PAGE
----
Thursday, 6 December 2012

Tips on how to motivate yourself after leaving college or university

As many college and university graduates would know, one of the hardest things to do once you leave the educational system is to motivate yourself and to find your direction.  The 'go getter' attitude that you normally start working with rarely lasts longer than the first year of work and then the malaise often sets in.  I have experienced this myself, seen it with almost all of my friends and had comments from readers of this blog about it too.

The good news is that this does not have to be the case - but unlike school, college or university you need to choose your own direction and provide your own motivation to succeed in the work environment.  Below are some tips on how you can start taking control of your work life, how to set some goals and how to keep yourself motivated.

Why do graduates get disillusioned so fast after entering the workforce?

In my opinion, graduates get disillusioned very quickly after entering the workforce for several reasons

  1. There is no clear 'end game'
    • In the education system you know what you are working towards.  You know that if you work hard and get good marks in school you will get into the right university and if you work hard and get good marks in university then you have your pick at graduate positions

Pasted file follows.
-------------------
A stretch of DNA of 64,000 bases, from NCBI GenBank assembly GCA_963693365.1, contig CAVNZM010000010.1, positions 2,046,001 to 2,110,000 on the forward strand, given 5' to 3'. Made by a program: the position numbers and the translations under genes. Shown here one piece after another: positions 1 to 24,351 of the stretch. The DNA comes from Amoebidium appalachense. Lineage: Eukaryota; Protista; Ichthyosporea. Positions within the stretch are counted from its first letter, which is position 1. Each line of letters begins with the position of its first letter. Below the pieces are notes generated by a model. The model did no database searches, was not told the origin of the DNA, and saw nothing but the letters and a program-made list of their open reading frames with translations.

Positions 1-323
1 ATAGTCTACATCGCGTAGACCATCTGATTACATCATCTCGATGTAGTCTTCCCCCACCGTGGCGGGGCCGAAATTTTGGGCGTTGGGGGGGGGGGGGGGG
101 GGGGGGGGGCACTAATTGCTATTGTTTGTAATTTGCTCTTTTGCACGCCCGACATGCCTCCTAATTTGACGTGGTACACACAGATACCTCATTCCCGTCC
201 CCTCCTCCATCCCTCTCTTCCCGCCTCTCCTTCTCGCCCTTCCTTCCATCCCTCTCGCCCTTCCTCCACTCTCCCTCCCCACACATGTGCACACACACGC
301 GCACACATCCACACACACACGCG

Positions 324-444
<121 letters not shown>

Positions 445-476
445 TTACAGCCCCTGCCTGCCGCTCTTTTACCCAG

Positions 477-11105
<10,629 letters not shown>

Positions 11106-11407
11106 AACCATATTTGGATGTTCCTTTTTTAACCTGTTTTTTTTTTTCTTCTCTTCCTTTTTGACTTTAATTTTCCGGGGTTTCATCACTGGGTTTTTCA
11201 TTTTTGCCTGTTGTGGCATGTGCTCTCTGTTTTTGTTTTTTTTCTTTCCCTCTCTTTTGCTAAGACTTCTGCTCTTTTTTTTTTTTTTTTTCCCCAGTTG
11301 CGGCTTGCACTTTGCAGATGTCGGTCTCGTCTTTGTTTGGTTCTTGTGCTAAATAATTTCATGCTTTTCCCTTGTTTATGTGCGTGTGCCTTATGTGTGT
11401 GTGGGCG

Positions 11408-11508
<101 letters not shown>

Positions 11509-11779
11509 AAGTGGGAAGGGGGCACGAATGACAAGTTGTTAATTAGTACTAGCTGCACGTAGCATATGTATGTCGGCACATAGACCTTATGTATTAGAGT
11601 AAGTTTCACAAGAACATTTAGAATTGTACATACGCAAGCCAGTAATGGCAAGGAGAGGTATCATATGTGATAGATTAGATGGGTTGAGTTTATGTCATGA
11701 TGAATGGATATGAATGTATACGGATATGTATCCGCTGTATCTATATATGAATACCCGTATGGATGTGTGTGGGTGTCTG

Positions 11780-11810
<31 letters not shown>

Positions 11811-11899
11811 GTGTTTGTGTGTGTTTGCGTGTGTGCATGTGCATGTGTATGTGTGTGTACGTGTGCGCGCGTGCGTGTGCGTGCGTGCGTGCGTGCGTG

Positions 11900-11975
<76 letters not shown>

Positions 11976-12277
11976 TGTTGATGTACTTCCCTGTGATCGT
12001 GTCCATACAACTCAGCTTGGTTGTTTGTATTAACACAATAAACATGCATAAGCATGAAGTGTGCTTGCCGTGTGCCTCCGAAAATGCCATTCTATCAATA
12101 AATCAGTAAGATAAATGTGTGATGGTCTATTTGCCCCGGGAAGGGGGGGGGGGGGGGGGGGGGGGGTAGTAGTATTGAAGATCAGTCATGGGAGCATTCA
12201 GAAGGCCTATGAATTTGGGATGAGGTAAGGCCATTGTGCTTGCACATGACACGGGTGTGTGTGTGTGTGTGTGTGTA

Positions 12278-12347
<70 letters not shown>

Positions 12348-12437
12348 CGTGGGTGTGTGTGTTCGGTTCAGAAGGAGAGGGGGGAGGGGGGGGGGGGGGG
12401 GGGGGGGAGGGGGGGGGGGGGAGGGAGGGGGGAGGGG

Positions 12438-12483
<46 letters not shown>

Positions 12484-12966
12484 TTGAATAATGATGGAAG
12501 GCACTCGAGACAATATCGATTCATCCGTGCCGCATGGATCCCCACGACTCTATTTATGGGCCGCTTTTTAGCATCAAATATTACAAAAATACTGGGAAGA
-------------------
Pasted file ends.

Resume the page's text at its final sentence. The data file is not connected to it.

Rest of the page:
• Unless your organisation is very hierarchical (like an Investment Bank or a Law Firm) where there are constant clear 'next steps' the lack of direction is really confusing for many graduates.  They no longer know what they are working towards
  2. They are not getting the constant feedback they are used to
    • In the education system you are constantly getting both explicit and implied feedback.  This is through educator comments and more importantly through marks
    • For high achievers, not getting anything in the workplace (annual reviews really are a joke most of the time) is quite a disconcerting feeling - you do not know how you are doing
    • Not knowing how you are doing and whether you are actually doing the right thing is a major reason a lot of people feel 'lost' in the workplace
  3. The external motivation is almost completely removed
    • Related to the point above the education system provides a lot of external pressures and motivations for you to work hard and succeed
    • In school the teachers push you very hard and your motivation is almost never internal.  In college it is much more internal however there is still implied pressure through the constant grading of papers / exams and the need to work towards the 'end goal' mentioned above
    • In the work place motivation is almost always completely internal.  Most workplaces that take a lot of graduates often start placing external pressure at the start because they know this is an issue however this drops off very quickly and graduates need to completely motivate themselves which is a very new feeling and often is hard to get the hang of
  4. The feeling that you are not completely in control of your own destiny
    • In the education system it really is a very personalised risk / reward system.  If you work hard then your results reflect this.  There is a very direct link.
    • In the workplace it is a lot more subjective.  You need other people to recognise what you are doing in order to get ahead